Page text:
This verb form is not reflexive. True reflexivity implies some action by the subject on itself, but becoming confused is not an action, and the subject of the verb is clearly not doing something to confuse himself; he is just confused or has gotten confused (possibly). It is also not passive (that is, it is not an example of the so-called voz pasiva refleja or se-passive) precisely because the verb cannot be interpreted as having the spying man deceiving himself, so there is no possible way to express the idea with a subject and an object, and if there is no underlying object, no passive is possible.
The DPD explains the various uses of confundir (in Spanish), and refers to confundirse as intransitive and pronominal. “Pronominal” only tells you it needs a reflexive pronoun, but it is a vague label. Technically this kind of verbs are said to be in mediopassive voice. A similar verb is enojarse. In general, verbs of involuntary perception, bodily sensations and emotion are mediopassive in Spanish, and appear as pronominal intransitives like cansarse, marearse, aburrirse, etc.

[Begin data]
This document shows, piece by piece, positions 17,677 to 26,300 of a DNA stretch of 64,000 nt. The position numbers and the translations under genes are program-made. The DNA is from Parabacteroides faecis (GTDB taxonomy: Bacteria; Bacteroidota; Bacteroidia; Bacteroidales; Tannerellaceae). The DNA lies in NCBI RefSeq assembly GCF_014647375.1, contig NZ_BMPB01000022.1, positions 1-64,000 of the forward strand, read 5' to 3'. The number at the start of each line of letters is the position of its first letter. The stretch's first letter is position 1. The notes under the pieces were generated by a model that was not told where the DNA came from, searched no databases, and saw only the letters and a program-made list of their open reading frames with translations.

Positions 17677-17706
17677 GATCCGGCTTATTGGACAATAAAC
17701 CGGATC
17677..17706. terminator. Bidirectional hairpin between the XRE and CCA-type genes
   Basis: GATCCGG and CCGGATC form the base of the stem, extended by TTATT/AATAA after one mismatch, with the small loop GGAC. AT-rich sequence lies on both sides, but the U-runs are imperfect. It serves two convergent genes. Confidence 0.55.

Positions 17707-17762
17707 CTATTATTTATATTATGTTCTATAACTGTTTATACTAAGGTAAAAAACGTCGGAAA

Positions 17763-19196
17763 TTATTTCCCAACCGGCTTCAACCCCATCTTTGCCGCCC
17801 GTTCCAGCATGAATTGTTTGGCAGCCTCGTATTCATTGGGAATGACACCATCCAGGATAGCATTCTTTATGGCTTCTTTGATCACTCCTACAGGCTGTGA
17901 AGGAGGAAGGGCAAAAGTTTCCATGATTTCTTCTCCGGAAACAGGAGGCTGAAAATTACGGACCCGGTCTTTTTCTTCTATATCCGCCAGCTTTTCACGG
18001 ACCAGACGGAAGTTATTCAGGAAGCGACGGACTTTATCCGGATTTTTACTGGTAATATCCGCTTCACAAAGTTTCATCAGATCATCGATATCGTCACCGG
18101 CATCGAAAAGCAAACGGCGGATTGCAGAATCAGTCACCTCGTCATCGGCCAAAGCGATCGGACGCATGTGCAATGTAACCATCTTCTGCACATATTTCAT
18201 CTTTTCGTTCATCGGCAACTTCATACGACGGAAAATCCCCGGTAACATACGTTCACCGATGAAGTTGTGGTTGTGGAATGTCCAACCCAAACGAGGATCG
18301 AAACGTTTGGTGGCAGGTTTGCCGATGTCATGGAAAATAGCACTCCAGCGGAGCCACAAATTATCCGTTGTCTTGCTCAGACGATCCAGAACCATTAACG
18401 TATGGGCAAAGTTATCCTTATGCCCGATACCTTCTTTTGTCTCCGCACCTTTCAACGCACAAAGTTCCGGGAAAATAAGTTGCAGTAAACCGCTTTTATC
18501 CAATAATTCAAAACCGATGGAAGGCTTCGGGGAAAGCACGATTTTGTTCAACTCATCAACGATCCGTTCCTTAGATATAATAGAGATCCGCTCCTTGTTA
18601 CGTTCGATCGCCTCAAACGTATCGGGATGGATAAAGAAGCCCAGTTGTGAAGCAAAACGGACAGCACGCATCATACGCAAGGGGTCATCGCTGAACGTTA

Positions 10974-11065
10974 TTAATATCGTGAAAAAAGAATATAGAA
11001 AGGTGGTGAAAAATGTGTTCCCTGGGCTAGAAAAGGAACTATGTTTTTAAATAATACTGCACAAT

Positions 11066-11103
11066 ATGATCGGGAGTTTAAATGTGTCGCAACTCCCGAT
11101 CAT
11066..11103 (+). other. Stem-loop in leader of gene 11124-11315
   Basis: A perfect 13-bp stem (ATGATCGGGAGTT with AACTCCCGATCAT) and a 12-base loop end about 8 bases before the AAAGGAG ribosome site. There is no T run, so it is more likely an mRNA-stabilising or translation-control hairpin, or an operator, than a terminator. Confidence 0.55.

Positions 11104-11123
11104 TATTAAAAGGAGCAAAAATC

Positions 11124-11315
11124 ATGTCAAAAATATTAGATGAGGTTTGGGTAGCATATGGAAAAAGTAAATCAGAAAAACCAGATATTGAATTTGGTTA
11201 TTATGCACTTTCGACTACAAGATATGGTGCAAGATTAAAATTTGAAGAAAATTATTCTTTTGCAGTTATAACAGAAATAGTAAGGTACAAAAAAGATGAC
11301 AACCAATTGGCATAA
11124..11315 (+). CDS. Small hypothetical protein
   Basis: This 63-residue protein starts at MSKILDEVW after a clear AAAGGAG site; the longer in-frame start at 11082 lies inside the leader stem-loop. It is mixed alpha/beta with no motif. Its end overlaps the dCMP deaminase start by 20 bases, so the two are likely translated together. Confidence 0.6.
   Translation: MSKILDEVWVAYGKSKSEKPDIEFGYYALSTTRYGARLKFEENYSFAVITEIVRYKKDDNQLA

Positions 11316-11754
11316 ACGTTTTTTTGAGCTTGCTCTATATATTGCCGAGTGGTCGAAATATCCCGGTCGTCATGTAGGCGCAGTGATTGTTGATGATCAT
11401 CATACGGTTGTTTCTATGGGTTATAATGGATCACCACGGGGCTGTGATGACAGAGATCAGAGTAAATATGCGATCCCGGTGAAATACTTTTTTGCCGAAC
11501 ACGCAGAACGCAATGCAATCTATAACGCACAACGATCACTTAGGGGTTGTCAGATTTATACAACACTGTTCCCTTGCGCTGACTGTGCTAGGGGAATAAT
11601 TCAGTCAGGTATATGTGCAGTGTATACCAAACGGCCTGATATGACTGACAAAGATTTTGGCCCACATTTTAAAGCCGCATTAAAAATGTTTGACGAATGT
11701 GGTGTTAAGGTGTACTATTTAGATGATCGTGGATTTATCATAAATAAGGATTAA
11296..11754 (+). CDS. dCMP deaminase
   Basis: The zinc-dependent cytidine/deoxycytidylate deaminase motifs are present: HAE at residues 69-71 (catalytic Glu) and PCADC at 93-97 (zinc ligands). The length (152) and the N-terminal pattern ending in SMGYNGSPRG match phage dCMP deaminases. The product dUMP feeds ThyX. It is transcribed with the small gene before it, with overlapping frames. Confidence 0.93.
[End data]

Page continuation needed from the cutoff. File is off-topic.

ADDENDA: Confundir can certainly be an active verb, with a meaning similar to engañar (that is, deceive, confuse or mislead someone, actively and/or willingly), but the pronominal version is always interpreted as mediopassive. A third use of confundir has the meaning of “mistake one thing (for another)”. This is an involuntary action or a mental state, and as such it sometimes becomes pronominal as well (confundirse una cosa con otra). Another pronominal version of the verb employs a prepositional complement with de, e.g. confundirse de lugar.